Thursday, 9 October 2008

An AKM of economics

An AKM of economics (P.Murry)

As Not everybody in Green Left nor everyone who reads GL publications are economists, and neither am I,(although I did once teach introductory economics toAccess (pre-university) students), I thought I'd write a short intro to what probably are three maineconomic theories, since terms like 'Keynesian ', 'Monetarist' etc. are being bandied about a lot recently without much explanation as to what they might mean. This is not a comprehensive or particualrly critical account and some glaring ommissions from it and from the theories it considers are the environment,globalisation, and the consideration of alternative possible economic arrangements such as commons, co-ops and open-source; but anyway...

A is for Adam Smith (1723-90) said by some to be thefirst modern economist and originator of 'Classical' or 'Free Market' economics. Observing manufacturing industries and markets during the early phases of the British industrial revolution, Smith claimed that without any conscious direction of how much to produce and what price to sell at for the market as a whole, the aggregate of all such decisions by producers, sellers and buyers could result in the buyers getting the quantity of goods that they wanted at a price that they could pay. In other words if a market worked properly producers profited and consumers got what they wanted and government or other regulation of prices and or supply was unnecessary. If a market moved away from this 'equilibrium' it could correct itself eg if suppliers charged too much their prices might be forced down by consumers refusing to buy and or new producers entering the market to sell at lower prices. Similarly prices which were too low could not survive long because producers could not produce at a level where they could not cover costs and make some profit.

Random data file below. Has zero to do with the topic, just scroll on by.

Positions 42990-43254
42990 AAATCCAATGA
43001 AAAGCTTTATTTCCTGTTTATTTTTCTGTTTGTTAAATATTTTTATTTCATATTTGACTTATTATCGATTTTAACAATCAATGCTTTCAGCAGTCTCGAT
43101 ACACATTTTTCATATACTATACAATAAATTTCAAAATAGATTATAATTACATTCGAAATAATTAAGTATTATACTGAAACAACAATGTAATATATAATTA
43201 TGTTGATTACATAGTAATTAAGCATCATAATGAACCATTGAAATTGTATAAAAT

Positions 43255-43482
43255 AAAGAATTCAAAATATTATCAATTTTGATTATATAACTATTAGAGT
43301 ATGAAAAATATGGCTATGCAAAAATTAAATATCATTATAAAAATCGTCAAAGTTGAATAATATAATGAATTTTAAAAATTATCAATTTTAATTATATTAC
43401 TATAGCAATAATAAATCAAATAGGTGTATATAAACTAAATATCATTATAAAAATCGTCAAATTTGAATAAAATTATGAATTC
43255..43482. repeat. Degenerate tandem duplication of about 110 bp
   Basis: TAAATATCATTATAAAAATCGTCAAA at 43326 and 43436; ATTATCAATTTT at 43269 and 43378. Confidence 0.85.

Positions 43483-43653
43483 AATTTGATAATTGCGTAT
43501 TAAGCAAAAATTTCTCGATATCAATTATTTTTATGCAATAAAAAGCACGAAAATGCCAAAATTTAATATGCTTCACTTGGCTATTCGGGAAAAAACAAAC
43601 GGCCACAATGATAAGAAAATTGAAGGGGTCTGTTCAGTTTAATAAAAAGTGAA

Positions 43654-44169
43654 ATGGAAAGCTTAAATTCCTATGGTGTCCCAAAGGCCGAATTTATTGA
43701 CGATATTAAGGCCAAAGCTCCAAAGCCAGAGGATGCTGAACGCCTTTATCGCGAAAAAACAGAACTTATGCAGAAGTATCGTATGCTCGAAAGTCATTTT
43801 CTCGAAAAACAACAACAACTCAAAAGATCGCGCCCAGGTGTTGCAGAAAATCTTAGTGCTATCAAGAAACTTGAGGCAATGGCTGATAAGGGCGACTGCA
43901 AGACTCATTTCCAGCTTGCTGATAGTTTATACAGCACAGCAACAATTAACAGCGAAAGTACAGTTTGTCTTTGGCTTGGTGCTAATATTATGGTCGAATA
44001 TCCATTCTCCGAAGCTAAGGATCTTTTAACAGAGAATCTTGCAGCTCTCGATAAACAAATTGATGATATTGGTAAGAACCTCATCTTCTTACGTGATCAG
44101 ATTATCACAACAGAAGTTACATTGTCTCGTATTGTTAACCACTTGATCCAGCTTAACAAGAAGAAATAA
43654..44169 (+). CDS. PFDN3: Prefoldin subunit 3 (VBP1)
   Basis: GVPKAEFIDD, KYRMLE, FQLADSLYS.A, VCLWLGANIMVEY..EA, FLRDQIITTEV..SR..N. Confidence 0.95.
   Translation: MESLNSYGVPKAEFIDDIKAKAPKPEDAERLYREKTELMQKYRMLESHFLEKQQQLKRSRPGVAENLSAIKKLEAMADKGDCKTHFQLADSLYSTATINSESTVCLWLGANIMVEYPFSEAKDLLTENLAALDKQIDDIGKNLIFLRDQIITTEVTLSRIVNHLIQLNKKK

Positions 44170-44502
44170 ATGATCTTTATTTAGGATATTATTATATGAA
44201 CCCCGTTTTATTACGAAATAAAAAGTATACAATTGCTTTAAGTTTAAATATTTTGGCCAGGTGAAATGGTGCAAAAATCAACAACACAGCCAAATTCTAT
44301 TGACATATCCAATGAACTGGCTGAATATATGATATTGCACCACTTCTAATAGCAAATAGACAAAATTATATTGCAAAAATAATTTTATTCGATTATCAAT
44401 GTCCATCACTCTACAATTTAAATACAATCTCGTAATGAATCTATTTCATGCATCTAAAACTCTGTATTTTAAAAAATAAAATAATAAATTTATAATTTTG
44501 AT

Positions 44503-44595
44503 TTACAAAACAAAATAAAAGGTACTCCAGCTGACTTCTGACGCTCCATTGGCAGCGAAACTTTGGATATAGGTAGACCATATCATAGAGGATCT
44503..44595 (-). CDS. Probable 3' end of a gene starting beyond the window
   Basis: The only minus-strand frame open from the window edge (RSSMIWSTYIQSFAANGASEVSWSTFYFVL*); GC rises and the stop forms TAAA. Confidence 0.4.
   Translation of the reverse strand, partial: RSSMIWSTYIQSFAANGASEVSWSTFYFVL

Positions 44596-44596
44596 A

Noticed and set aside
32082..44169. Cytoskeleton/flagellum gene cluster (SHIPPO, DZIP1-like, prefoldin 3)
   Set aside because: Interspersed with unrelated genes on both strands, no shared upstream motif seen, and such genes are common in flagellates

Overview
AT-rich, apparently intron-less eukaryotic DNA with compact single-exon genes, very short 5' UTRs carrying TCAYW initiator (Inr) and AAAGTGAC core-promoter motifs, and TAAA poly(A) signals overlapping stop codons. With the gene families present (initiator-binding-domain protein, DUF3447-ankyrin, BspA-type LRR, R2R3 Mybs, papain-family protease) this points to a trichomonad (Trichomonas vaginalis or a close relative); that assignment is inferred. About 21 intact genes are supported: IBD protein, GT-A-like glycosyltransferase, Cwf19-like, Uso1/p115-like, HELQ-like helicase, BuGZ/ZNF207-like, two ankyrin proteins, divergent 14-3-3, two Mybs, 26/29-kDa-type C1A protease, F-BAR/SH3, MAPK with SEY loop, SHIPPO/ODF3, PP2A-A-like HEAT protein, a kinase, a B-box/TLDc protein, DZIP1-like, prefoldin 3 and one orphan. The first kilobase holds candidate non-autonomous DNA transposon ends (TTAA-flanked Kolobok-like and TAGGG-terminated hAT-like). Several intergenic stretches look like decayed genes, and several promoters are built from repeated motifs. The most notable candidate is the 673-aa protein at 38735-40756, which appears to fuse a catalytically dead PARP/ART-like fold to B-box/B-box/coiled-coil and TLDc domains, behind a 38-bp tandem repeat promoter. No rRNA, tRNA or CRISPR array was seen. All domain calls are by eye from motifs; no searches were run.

Although hailed as a guru by opponents of state intervention in economics Smith did acknowledge that things did not always work out this way, he cynically observed that producers seldom associated with each other unless they were planning to conspire to exploit the public. If groups of producers got together to fix prices ('oligopolies' or 'cartels') they could rig a market as they could set a high price which consumers would have to pay because, if the fix worked properly, there was no where else to buy from except the price fixers.

This particular problem with unregulated markets has led to the situation where many governments that advocate non interference in markets interfere in them through bodies such as the British Monopolies and Mergers Commission, which exist to prevent price fixing, oligopolisation etc, so that the market works in a 'properly' competitive fashion because this, it is believed, will benefit the consumer.